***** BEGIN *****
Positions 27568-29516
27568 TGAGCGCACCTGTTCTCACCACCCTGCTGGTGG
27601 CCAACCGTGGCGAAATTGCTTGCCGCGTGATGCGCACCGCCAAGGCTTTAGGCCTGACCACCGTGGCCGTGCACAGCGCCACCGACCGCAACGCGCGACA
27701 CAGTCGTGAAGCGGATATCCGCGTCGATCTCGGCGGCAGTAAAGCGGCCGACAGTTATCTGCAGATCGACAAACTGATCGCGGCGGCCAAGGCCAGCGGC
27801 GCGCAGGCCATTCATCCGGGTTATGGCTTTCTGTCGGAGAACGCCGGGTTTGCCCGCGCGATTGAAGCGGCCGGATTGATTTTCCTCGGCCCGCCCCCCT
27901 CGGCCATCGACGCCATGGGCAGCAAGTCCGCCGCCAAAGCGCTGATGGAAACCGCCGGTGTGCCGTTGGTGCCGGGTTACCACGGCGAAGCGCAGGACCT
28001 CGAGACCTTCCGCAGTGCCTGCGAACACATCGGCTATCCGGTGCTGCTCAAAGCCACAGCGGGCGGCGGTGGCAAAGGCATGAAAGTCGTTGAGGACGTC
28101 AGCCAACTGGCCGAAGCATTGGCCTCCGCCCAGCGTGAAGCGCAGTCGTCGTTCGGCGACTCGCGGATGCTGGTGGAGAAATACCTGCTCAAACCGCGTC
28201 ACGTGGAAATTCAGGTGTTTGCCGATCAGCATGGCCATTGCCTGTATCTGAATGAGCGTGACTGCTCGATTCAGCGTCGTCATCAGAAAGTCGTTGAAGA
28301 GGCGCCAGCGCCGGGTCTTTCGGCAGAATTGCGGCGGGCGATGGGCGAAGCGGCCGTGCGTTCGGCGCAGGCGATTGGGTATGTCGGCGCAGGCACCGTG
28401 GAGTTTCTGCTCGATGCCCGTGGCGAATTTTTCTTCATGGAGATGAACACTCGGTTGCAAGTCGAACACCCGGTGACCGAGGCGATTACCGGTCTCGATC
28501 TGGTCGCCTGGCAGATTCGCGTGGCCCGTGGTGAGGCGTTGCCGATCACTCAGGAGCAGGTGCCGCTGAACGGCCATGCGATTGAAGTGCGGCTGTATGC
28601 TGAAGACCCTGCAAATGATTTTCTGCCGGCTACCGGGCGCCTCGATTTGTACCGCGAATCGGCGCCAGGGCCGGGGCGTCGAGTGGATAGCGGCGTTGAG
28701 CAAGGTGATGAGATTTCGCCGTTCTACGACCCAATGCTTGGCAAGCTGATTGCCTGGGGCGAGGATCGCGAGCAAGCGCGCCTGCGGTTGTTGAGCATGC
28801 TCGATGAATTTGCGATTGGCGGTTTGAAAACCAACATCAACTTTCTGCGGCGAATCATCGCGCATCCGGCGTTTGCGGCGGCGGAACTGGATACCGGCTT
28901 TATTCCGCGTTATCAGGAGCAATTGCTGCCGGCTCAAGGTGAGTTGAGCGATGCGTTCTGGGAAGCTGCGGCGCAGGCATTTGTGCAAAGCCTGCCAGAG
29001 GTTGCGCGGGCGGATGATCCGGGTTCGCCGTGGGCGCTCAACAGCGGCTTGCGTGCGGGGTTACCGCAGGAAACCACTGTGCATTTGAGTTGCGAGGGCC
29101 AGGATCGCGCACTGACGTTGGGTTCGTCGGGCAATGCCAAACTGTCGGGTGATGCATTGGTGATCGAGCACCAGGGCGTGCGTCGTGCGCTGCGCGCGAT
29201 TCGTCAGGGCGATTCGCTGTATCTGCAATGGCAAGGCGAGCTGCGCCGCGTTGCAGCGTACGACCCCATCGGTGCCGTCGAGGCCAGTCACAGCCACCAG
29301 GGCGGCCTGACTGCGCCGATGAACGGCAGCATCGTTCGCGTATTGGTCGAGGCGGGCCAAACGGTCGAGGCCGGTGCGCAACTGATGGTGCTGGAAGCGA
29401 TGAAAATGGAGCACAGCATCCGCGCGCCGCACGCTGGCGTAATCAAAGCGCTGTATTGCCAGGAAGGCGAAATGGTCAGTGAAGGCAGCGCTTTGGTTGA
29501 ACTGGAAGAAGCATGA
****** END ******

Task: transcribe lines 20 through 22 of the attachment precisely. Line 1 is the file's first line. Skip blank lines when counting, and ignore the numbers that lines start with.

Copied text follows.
29301 GGCGGCCTGACTGCGCCGATGAACGGCAGCATCGTTCGCGTATTGGTCGAGGCGGGCCAAACGGTCGAGGCCGGTGCGCAACTGATGGTGCTGGAAGCGA
29401 TGAAAATGGAGCACAGCATCCGCGCGCCGCACGCTGGCGTAATCAAAGCGCTGTATTGCCAGGAAGGCGAAATGGTCAGTGAAGGCAGCGCTTTGGTTGA
29501 ACTGGAAGAAGCATGA